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8th International Organ Competition Musashino-Tokyo

by admin, Articles

8th International Organ Competition  Musashino-Tokyo

8th International Organ Competition Musashino-Tokyo Open to All Organists with No Age Limit For the First Prize Winner: JPY 1,200,000 Concerts in Japan CD release on NAXOS with worldwide distribution Jury: Guy BOVET, chair Hans-Ola ERICSSON Francois ESPINASSE Bernhard HAAS HIROE Rie Susan LANDALE SHIN Dong-ill Audition Jury: KOBAYASHI Hideyuki Jürgen ESSL FASSANG László Venue: Musashino Civic Cultural Hall, Tokyo Organ: Marcussen & Søn (1984) Prospectus: http://www.musashino-culture.or.jp/iocm/pdf/8_prospectus_en.pdf Application Form: http://www.musashino-culture.or.jp/iocm/pdf/8_application_form_en.pdf The deadline of the application is 20 January 2017 (postmark) Secretariat 8th International Organ Competition Musashino-Tokyo c/o Musashino Shimin Bunka Kaikan 3-9-11 Naka-cho, Musashino, Tokyo 180-0006 JAPAN Tel: +81-(0)422-54-8822 Fax: +81-(0)422-54-2014 www.musashino-culture.or.jp/iocm e-mail:...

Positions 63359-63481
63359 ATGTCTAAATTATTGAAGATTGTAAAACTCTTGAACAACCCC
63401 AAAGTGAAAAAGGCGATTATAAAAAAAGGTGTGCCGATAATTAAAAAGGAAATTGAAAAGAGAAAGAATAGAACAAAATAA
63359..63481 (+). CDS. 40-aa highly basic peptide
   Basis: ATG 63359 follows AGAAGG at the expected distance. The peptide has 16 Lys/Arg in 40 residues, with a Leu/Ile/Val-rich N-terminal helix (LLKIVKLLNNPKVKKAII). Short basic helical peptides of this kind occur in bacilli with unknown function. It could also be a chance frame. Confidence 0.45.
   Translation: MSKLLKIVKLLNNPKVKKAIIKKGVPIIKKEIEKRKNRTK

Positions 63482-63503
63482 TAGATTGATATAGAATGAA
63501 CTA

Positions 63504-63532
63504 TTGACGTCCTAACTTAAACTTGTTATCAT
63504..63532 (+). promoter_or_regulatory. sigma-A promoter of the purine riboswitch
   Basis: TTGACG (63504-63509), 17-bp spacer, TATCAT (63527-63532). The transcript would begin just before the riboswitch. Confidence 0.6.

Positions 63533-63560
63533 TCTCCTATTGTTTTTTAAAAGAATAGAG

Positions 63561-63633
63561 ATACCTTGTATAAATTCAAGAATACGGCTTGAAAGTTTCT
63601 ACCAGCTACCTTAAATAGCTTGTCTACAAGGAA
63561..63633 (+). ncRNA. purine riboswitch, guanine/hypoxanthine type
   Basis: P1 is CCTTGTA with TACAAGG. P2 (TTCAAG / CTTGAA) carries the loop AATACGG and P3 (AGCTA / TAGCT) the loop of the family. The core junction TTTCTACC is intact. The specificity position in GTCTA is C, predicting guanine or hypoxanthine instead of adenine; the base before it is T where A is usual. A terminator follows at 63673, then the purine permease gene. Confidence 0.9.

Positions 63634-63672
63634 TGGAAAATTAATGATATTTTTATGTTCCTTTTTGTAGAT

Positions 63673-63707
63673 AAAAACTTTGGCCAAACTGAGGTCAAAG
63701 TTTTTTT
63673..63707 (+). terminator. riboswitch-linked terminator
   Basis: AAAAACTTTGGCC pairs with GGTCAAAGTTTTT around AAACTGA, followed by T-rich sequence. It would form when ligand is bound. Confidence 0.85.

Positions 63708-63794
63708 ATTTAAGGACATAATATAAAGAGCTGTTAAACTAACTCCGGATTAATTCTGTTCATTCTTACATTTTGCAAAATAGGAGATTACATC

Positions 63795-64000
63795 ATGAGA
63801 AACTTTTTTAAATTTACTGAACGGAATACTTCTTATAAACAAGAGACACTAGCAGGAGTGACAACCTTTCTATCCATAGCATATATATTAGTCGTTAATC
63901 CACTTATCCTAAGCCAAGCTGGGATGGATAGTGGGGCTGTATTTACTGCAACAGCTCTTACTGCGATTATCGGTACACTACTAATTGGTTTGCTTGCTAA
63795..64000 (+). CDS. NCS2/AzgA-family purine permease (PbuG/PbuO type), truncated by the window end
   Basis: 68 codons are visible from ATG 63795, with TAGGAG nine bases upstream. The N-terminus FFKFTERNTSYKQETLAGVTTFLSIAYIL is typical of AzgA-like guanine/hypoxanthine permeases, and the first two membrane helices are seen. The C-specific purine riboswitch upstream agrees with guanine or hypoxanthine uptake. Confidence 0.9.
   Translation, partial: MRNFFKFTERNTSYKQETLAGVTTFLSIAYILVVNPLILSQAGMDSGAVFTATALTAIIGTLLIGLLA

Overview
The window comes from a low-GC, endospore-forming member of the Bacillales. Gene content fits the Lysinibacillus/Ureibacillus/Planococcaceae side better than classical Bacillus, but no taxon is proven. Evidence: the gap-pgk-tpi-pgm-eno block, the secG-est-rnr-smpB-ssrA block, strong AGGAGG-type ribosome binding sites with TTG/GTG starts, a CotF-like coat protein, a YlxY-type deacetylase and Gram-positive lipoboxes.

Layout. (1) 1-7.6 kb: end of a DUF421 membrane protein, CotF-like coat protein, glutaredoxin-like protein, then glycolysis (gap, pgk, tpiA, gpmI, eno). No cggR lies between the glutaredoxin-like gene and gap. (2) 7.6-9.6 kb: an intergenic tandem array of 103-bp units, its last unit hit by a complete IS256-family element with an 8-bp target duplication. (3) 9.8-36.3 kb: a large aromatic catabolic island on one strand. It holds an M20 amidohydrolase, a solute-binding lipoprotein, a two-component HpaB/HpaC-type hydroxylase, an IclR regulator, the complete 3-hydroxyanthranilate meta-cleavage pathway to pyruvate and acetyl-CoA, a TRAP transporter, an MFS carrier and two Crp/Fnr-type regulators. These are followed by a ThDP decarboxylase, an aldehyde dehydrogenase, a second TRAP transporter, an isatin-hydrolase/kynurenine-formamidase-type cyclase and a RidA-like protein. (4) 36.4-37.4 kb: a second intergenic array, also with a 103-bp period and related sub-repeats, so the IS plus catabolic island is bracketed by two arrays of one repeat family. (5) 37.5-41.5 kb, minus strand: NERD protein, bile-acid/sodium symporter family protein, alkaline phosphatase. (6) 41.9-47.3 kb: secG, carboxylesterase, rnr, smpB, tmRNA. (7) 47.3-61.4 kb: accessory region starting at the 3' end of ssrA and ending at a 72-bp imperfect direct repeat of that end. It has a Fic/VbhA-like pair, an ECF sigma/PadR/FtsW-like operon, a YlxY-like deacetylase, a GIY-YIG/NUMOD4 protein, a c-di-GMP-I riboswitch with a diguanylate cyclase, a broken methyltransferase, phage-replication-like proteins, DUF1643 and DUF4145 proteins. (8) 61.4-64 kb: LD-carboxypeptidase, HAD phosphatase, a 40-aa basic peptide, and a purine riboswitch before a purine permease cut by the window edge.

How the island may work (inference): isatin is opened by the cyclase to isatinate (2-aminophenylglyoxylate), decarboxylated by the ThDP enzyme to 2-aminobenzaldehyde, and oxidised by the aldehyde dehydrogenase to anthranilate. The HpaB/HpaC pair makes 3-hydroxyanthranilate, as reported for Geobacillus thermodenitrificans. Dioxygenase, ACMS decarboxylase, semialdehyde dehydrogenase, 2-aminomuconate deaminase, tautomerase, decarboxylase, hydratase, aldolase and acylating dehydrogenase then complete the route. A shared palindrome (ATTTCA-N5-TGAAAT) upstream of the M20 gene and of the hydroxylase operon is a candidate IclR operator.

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Ground-breaking retrofit stepper system for pipe organs

by Maggie Pemberton, Articles

Ground-breaking retrofit stepper system for pipe organs